John D. Eure, Johnson, Ayers & Matthews, PLC / Roanoke (Expand/Collapse Bio)

John D. Eure, co-author of Chapter 4, is a member of the Roanoke law firm of Johnson, Ayers & Matthews, P.L.C. He is a member of the Virginia State Bar, The Virginia Bar Association, the Virginia Association of Defense Attorneys, and the American Bar Association. He chairs the Board of Editors of the Journal of Civil Litigation, a quarterly journal published by the VADA. He is an editor of A Guide to Legal Research in Virginia, published by Virginia CLE. Mr. Eure has lectured in continuing legal education seminars on appellate practice, legal writing, and insurance coverage matters and has lectured in the Roanoke City Public Schools on Shakespeare and on Restoration and Eighteenth Century British literature. He earned a B.A., magna cum laude, from Yale University and an M.A. and J.D. from the University of Virginia.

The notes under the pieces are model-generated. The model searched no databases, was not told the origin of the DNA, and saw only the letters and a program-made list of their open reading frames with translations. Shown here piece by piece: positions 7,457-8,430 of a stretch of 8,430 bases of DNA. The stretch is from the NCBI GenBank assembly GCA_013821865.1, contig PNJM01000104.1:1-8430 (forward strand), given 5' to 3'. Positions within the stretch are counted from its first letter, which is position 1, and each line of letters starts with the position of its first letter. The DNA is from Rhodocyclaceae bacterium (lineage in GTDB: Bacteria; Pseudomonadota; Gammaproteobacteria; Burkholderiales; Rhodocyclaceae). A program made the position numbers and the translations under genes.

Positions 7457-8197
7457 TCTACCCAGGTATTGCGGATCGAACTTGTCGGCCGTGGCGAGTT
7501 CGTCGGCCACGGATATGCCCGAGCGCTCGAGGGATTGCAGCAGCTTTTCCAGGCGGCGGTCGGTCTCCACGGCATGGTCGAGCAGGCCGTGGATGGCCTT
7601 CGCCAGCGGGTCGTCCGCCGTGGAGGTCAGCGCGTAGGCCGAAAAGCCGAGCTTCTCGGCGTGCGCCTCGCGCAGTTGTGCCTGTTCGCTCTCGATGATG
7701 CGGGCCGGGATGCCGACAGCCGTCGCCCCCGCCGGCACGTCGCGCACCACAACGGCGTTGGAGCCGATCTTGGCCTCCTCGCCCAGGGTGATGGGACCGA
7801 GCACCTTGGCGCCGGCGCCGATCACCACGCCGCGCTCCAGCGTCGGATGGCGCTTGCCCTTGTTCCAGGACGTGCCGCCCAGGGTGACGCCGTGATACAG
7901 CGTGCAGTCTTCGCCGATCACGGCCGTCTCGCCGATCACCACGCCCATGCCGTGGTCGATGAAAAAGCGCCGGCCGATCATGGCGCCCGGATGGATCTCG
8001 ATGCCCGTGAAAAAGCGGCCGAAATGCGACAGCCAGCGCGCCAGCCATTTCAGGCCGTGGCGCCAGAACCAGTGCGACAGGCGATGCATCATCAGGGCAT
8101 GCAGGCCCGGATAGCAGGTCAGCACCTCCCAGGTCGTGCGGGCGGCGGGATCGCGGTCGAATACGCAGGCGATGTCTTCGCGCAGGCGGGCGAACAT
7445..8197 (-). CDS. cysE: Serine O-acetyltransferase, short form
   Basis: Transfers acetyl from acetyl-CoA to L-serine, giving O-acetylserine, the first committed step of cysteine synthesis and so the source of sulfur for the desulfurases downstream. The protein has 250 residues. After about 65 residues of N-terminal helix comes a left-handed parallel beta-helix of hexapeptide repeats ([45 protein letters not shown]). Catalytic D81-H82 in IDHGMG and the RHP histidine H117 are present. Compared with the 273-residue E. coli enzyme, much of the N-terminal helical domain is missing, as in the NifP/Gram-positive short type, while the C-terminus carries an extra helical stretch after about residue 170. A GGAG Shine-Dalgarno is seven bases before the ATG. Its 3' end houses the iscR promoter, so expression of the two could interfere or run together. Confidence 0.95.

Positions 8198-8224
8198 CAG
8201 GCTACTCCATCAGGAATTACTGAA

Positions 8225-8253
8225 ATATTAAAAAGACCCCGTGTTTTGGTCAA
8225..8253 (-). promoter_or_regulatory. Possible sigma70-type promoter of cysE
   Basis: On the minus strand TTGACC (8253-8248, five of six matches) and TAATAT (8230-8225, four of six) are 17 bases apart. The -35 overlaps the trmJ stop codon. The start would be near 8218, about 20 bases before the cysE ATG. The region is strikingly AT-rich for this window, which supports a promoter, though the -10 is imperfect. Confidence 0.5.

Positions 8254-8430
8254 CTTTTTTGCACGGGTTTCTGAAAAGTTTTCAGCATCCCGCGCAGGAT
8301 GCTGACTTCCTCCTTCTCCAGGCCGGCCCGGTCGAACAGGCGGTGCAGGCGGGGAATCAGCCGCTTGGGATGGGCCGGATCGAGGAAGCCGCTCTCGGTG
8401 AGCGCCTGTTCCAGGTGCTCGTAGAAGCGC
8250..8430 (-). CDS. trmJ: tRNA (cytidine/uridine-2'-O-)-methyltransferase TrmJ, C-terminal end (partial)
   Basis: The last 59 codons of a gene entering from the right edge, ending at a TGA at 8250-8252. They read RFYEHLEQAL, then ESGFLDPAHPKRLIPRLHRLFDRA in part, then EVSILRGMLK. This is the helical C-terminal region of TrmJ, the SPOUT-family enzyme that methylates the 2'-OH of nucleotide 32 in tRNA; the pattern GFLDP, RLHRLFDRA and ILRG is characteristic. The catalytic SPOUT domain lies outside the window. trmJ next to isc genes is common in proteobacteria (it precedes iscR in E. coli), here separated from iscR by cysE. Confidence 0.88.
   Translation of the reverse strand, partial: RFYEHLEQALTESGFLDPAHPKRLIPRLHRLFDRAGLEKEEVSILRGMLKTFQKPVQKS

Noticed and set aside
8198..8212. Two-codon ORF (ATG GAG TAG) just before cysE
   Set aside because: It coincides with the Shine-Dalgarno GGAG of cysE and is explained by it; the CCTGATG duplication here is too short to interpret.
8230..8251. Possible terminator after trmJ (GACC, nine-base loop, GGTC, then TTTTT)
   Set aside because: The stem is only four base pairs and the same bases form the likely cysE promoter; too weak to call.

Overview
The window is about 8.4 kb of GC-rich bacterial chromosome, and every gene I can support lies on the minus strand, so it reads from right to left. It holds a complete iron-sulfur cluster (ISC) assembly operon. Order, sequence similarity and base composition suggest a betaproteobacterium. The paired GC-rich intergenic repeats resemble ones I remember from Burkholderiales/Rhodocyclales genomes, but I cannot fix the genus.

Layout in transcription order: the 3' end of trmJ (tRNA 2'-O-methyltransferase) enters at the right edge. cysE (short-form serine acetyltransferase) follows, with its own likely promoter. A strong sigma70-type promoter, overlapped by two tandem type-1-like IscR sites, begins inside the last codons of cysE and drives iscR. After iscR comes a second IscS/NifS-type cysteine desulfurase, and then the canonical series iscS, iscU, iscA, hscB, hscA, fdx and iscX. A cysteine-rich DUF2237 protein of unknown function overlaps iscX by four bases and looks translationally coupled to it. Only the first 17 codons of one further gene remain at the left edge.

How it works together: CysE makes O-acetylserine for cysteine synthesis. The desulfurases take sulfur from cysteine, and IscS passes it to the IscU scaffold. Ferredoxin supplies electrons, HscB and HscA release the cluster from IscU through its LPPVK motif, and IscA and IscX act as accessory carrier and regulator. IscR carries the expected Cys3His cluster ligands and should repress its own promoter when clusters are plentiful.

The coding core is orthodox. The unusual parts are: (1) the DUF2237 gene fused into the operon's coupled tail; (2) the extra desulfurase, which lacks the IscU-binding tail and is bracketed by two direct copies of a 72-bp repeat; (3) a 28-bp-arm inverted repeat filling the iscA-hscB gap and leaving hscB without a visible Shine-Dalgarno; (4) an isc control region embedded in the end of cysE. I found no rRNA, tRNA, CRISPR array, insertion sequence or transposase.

Hon. D. Arthur Kelsey, Supreme Court of Virginia (Expand/Collapse Bio)

Justice Kelsey, co-author of Chapter 8, serves on the Supreme Court of Virginia, after previously serving as an appellate judge on the Court of Appeals of Virginia and a trial judge in the Fifth Judicial Circuit of Virginia. Before entering public service, Justice Kelsey was a partner at Hunton & Williams. He graduated from William and Mary Law School in 1985 and from Old Dominion University in 1982.

Benjamin V. Madison, III, Regent University School of Law / Virginia Beach (Expand/Collapse Bio)